Words: Rest In Peace: Hanan Alsager (13.06.1979 – 06.01.2018)

You will always be remembered Hanan, as the one who spoke her mind in complete honesty, without censorship and withholding no fears. But it was these same fears that consistently interrupted her life. Fears many of us share; of not being accepted, the fear of being alone, the fear brought on by our self image, the fear of what they will think, and the fear of not being loved. Nevertheless, she managed to smile and not take life too seriously. She had a great smile and beautiful eyes. Those eyes that sparkled with love when she felt love and those same eyes that couldn’t hide the sadness when she was down.

Hanan was born in the wrong time and in the wrong society. A mind not easily understood and an easy target for those not willing to listen. She had so much to say about life, and she delivered even with the difficulty she had in expressing herself. She often used music to express her thoughts, and Hanan was always up to date on her music. I remember her getting excited when she discovered an artist or a song that she loved. She would send them to me every now and then, and only later did I realize that much of it was her conveying her thoughts to the beats and words of others. I loved it when she got excited. Her whole body would light up. But she was also a stubborn girl. If Hanan desired anything, she would find a way to get it no matter what the circumstances. She could have been anything or anyone she wanted to be, but life had other plans and with its many distractions Hanan was easily distracted. She was one of those hyper sensitive people who can feel things really deeply and heavily. More so than the ordinary person. This was evident in her sense of empathy, and Hanan always encountered and related to people who life treated unfairly.

Hanan had a great sense of humor, and I remember her memorizing the lines of all the old Kuwaiti plays from “Mahthotha and Mabrooka” to “Bye Bye Landan”. We laughed, those laughs. She loved hosting people and getting people together. She loved giving those she cared about gifts. Thoughtful gifts. She thrived on friendships and we all have special individual memories of her friendship . She left an impression on anyone who knew her or encountered her whatever the circumstance. But unfortunately, she was alone most of the time, as she had to go away to find herself and that kept her away from her family and friends. Hanan passed away alone but in peace, closing her eyes to go to sleep never to wake up again. What a peaceful ending to a life filled with its ups and downs, its trouble and its laughter.

I love you Hanan, you have been part of my life and I have learned so much from you. We had fun together, the best time of my life actually, when we were young and free and rebellious. We had a lot in common. We used to run together, listen to music and scream from the top of our lungs the lyrics that changed our lives. We traveled the world, sharing our views on life, religion and philosophy in endless conversations. You had so much depth but you didn’t have the chance to share it all. I know that all you ever wanted was to love all the people you loved and freeze their attention with yours. Well know that you did, and it was too late for all of us.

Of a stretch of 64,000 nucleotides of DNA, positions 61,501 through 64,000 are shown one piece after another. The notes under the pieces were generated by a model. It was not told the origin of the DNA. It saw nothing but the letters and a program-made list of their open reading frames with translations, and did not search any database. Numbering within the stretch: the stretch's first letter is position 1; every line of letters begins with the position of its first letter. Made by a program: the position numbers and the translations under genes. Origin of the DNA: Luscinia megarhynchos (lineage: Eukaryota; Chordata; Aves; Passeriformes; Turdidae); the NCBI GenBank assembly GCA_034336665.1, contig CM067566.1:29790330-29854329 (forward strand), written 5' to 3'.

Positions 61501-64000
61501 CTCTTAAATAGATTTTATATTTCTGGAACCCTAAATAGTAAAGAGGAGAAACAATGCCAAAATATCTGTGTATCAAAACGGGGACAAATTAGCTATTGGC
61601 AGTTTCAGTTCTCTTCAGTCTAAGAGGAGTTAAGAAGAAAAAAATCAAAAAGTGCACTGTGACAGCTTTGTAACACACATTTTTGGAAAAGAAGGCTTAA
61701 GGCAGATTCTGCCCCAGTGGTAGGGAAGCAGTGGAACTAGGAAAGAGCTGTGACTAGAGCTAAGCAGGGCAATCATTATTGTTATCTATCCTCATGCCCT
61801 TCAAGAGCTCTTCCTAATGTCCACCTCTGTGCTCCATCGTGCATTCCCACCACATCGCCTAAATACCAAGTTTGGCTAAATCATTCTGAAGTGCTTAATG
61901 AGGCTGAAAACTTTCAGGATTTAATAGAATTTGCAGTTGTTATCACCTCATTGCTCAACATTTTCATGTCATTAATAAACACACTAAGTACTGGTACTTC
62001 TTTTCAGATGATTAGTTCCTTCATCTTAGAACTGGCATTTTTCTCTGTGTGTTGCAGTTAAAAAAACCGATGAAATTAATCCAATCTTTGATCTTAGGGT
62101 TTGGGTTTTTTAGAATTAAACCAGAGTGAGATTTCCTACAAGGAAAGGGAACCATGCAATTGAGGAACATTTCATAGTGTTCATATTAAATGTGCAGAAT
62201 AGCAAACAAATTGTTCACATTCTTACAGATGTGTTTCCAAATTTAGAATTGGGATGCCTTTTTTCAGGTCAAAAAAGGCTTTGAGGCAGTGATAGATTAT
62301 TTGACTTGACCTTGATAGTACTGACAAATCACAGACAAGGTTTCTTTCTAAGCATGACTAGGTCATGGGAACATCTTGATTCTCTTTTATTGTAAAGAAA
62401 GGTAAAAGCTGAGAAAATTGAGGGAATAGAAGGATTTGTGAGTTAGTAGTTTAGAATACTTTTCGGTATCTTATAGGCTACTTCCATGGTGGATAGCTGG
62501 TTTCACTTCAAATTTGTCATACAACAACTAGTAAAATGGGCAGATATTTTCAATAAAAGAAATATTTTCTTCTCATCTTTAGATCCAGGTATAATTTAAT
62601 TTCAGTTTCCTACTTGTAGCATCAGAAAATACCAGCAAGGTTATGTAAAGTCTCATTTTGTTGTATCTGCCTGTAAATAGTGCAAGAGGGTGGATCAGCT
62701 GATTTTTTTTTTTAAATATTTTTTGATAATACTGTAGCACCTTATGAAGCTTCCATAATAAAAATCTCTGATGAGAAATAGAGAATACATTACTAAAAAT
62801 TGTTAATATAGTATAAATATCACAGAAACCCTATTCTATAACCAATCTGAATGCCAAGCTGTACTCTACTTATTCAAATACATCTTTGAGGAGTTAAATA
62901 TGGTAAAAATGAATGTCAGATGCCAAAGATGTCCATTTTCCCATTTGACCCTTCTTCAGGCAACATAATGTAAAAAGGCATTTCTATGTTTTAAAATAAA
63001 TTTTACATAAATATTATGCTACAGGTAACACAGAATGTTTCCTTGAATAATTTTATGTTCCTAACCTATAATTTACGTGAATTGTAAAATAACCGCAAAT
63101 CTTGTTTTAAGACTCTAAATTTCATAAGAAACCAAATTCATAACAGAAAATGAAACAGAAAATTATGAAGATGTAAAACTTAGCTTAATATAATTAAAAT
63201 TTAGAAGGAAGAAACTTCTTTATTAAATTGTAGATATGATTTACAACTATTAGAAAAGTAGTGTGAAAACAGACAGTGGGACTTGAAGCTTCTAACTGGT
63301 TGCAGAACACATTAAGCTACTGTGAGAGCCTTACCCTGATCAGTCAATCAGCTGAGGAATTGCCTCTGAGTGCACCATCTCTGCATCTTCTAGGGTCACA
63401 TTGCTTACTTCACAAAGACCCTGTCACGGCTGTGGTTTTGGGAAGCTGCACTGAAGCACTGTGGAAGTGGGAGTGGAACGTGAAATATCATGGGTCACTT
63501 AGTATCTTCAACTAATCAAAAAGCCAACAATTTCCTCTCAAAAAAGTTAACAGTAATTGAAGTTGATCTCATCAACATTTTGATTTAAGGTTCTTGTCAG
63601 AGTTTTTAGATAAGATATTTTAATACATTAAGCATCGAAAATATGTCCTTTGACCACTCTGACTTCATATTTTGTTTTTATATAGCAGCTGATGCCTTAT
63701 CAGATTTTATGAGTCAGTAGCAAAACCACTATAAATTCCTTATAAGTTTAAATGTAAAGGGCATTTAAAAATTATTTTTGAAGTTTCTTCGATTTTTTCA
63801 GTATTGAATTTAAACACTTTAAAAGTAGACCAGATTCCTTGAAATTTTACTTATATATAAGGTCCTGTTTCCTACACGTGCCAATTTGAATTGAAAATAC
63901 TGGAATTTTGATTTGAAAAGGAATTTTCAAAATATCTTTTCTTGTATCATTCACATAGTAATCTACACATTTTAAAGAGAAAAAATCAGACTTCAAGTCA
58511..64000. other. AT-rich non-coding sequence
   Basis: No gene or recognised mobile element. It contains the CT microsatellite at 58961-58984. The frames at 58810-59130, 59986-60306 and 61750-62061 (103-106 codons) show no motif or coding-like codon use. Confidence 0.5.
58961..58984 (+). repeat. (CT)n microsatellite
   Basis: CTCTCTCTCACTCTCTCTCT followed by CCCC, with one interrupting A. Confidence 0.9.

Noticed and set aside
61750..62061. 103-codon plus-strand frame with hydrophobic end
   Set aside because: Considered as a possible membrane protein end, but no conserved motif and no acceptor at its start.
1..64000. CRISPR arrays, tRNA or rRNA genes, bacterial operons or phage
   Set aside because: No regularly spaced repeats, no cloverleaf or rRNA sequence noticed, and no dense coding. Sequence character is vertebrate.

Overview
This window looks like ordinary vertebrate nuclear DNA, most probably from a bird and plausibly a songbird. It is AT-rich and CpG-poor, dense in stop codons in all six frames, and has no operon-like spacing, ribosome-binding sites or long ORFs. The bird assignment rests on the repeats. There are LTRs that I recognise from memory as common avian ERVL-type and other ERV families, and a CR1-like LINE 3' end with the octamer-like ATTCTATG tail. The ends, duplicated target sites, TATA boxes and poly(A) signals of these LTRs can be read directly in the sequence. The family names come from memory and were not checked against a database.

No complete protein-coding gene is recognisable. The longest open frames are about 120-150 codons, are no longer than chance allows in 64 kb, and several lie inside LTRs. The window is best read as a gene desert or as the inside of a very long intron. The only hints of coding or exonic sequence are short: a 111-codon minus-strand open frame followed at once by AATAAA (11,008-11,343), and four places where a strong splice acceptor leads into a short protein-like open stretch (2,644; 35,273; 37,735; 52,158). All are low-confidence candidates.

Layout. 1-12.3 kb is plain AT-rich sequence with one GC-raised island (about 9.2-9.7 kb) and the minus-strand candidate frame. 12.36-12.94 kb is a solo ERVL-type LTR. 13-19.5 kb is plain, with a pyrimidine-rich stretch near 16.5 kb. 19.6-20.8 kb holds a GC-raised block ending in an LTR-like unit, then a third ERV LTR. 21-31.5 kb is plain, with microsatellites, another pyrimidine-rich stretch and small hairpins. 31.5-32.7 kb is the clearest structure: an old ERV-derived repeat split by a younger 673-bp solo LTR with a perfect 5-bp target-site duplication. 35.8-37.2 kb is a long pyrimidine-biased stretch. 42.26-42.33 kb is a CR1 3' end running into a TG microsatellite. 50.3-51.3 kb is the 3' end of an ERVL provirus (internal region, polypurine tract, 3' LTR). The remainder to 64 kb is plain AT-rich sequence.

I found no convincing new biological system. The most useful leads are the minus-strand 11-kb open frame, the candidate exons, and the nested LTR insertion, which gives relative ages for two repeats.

I wish you were here to experience this turbulent life with us but I am also content that you died in peace and left us with great memories.

Here are some of the moments we shared together in life:

This slideshow requires JavaScript.

The Billboard: Top 5 Regrets of The Dying


Video: What Should We Think About Death? Stephen Fry – That’s Humanism!

Video: What Happens When You Die?

I often hear people say when someone close to them dies, moments before their death, a person seems happy or in a good mood moments before they die. Now I know why, after watching this video you will know that it’s the brain shutting down and these are the symptoms of hullicinations. Enjoy!

Articles: The Rationalist Way of Death

Read on

Video: Sex, Death and The Meaning of Life (Arabic Subtitled)

On a Saturday morning, get a cup of coffee, free your schedule, get comfortable and watch this three episode documentary about the basic questions we ask about life. Questioning is healthy, and better yet if it becomes a healthy habit. What a feeling it is when we explore a new country, when presented with evidence for a new theory, when testing a new product, or when discussing politics; how amplified it can be by questioning. We go through this everyday, but do we really afford the necessary time to analyze and contemplate our experiences? You read, watch, research and discuss all kinds of ideas and you go through a whole process of doubt, looking for better understanding on topics and seeking assurances for them against older beliefs. Certain conclusions may not immediately be reached, and answers hard to come by, but once that unasked question is asked, doors open in this fascinating process from not knowing to knowing, or knowing but now even better. Some call it the Socratic method, some critical thinking or the scientific method. All I know is that it changes us and gives us an incentive to explore and adapt to change, it moves us away from being static in thought and action. The ability to think using our neurons in our brain is something we have to cherish, and it all starts with questions.